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A. Protect Sheep
time limit per test
1 second
memory limit per test
256 megabytes
input
standard input
output
standard output

Bob is a farmer. He has a large pasture with many sheep. Recently, he has lost some of them due to wolf attacks. He thus decided to place some shepherd dogs in such a way that all his sheep are protected.

The pasture is a rectangle consisting of R × C cells. Each cell is either empty, contains a sheep, a wolf or a dog. Sheep and dogs always stay in place, but wolves can roam freely around the pasture, by repeatedly moving to the left, right, up or down to a neighboring cell. When a wolf enters a cell with a sheep, it consumes it. However, no wolf can enter a cell with a dog.

Initially there are no dogs. Place dogs onto the pasture in such a way that no wolf can reach any sheep, or determine that it is impossible. Note that since you have many dogs, you do not need to minimize their number.

Input

First line contains two integers R (1 ≤ R ≤ 500) and C (1 ≤ C ≤ 500), denoting the number of rows and the numbers of columns respectively.

Each of the following R lines is a string consisting of exactly C characters, representing one row of the pasture. Here, 'S' means a sheep, 'W' a wolf and '.' an empty cell.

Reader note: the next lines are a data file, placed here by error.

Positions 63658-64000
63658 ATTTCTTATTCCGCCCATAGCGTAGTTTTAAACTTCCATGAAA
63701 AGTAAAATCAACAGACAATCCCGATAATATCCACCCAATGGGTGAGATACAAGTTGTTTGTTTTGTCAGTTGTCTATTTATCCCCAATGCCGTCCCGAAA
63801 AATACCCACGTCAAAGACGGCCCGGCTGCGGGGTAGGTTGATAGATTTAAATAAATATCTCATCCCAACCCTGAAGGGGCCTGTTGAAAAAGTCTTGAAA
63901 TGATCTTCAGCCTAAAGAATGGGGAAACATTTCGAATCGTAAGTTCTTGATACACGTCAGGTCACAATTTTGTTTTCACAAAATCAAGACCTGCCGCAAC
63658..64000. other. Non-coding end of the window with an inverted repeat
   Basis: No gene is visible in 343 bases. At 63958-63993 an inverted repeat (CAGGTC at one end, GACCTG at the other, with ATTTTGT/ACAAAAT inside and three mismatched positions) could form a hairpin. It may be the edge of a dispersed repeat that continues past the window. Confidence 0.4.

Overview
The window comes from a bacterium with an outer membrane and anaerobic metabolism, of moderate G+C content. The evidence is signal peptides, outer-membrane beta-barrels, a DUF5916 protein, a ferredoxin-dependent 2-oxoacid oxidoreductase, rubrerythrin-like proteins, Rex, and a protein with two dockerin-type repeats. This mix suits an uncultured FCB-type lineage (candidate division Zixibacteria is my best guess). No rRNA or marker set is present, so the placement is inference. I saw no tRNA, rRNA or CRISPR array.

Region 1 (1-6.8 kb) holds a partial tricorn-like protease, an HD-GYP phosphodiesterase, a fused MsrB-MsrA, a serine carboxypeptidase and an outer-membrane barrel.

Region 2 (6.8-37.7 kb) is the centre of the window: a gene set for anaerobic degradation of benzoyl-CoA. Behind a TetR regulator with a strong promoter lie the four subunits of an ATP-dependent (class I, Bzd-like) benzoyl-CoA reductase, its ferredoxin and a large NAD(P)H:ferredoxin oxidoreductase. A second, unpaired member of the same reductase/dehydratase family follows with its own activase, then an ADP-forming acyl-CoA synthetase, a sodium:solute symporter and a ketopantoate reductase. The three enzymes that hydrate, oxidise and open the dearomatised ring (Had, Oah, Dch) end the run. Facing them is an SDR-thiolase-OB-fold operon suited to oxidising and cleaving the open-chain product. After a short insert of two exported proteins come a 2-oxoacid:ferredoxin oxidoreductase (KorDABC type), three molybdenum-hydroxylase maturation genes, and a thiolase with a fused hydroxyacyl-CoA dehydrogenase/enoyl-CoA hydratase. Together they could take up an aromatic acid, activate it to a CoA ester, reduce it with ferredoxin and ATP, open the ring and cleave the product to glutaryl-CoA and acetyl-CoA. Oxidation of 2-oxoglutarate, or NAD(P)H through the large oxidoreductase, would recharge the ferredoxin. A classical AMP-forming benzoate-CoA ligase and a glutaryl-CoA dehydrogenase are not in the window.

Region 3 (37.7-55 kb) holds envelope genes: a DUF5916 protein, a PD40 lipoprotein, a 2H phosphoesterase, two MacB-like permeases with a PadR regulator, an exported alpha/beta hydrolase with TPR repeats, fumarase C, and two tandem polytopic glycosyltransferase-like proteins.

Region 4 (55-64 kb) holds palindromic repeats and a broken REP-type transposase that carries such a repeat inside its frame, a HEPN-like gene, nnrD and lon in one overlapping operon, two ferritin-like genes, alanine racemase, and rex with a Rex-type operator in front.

Output

If it is impossible to protect all sheep, output a single line with the word "No".

Otherwise, output a line with the word "Yes". Then print R lines, representing the pasture after placing dogs. Again, 'S' means a sheep, 'W' a wolf, 'D' is a dog and '.' an empty space. You are not allowed to move, remove or add a sheep or a wolf.

If there are multiple solutions, you may print any of them. You don't have to minimize the number of dogs.

Examples
Input
6 6
..S...
..S.W.
.S....
..W...
...W..
......
Output
Yes
..SD..
..SDW.
.SD...
.DW...
DD.W..
......
Input
1 2
SW
Output
No
Input
5 5
.S...
...S.
S....
...S.
.S...
Output
Yes
.S...
...S.
S.D..
...S.
.S...
Note

In the first example, we can split the pasture into two halves, one containing wolves and one containing sheep. Note that the sheep at (2,1) is safe, as wolves cannot move diagonally.

In the second example, there are no empty spots to put dogs that would guard the lone sheep.

In the third example, there are no wolves, so the task is very easy. We put a dog in the center to observe the peacefulness of the meadow, but the solution would be correct even without him.